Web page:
Drip into rivers; all feed the ocean;
Tides ebb and flow, but every year a little bit higher.
They will drown New York, they will drown London.
And this place, where I have planted trees and built a stone house,
Will be under sea. The poor trees will perish.
And little fish will flicker in and out the windows. I built it well,
Thick walls and Portland cement and gray granite,
The tower at least will hold against the sea’s buffeting; it will become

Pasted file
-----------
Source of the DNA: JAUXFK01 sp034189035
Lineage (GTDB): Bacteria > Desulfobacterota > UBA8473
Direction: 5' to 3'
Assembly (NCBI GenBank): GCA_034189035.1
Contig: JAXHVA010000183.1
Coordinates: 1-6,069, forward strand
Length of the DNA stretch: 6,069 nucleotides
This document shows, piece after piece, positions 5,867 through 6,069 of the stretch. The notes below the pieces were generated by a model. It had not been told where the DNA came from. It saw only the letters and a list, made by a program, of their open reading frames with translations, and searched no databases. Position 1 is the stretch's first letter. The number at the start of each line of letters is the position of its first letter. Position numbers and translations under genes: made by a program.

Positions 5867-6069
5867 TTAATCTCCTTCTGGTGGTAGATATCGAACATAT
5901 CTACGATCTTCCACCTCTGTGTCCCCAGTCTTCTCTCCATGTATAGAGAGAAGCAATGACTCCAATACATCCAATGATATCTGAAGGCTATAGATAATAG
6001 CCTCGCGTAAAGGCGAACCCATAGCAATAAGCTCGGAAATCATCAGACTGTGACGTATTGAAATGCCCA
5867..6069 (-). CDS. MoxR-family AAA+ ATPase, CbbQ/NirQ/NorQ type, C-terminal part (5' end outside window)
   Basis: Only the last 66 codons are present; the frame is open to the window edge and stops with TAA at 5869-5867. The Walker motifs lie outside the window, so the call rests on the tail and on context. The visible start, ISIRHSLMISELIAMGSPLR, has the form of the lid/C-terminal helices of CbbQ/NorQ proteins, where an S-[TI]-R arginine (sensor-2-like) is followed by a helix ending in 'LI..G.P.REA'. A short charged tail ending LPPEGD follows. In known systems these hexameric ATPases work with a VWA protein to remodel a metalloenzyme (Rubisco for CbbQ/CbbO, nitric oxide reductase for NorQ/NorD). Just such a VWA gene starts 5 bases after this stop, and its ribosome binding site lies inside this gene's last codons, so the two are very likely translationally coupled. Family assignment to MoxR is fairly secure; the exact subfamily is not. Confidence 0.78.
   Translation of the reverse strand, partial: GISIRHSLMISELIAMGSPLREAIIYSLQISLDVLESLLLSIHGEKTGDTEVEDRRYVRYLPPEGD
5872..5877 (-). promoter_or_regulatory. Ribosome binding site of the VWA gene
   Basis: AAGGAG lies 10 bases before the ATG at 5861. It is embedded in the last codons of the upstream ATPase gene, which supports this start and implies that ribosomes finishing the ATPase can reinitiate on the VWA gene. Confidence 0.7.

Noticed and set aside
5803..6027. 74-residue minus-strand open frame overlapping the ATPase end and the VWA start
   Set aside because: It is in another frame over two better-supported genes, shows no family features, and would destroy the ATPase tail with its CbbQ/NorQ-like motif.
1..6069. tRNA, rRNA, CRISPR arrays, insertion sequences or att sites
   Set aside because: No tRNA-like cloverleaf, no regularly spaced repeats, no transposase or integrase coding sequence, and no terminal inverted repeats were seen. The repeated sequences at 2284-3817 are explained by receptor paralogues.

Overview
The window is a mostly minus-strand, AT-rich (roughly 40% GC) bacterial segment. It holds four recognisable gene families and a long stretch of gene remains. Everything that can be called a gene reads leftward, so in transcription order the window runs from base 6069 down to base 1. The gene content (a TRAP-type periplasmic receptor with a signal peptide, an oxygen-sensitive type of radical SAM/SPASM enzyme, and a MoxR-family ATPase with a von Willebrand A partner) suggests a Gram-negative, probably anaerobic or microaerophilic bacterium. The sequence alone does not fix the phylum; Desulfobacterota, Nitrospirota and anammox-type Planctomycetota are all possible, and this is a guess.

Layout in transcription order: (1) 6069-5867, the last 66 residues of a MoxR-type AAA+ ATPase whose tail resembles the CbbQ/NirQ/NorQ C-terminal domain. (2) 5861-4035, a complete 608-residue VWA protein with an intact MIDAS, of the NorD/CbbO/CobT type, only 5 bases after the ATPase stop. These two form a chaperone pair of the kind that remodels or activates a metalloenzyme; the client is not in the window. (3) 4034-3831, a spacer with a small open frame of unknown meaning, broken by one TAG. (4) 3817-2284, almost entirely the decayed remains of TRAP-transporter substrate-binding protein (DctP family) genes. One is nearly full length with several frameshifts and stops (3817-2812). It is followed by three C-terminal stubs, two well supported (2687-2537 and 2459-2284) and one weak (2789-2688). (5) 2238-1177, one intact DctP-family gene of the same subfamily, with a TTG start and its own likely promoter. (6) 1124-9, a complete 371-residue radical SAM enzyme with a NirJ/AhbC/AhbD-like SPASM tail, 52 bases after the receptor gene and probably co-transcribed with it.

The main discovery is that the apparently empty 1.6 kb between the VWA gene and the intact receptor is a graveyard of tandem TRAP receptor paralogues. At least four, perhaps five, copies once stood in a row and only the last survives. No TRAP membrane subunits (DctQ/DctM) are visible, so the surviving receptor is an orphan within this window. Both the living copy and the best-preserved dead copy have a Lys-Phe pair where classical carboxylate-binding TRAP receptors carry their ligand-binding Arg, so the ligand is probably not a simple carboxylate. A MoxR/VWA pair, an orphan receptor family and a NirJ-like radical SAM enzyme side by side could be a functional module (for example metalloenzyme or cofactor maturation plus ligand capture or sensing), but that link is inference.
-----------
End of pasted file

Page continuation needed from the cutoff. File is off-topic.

Geological, fossil and permanent.
What a pleasure it is to mix one’s mind with the geological
Time, or with astronomical relax it.
There is nothing like astronomy to pull the stuff out of man.
His stupid dreams and red-rooster importance: let him count the star-swirls.
Jeffers, Robinson. The Beginning and the End. New York: Random House, 1963. p. 18.
More information about Isaac Roberts here.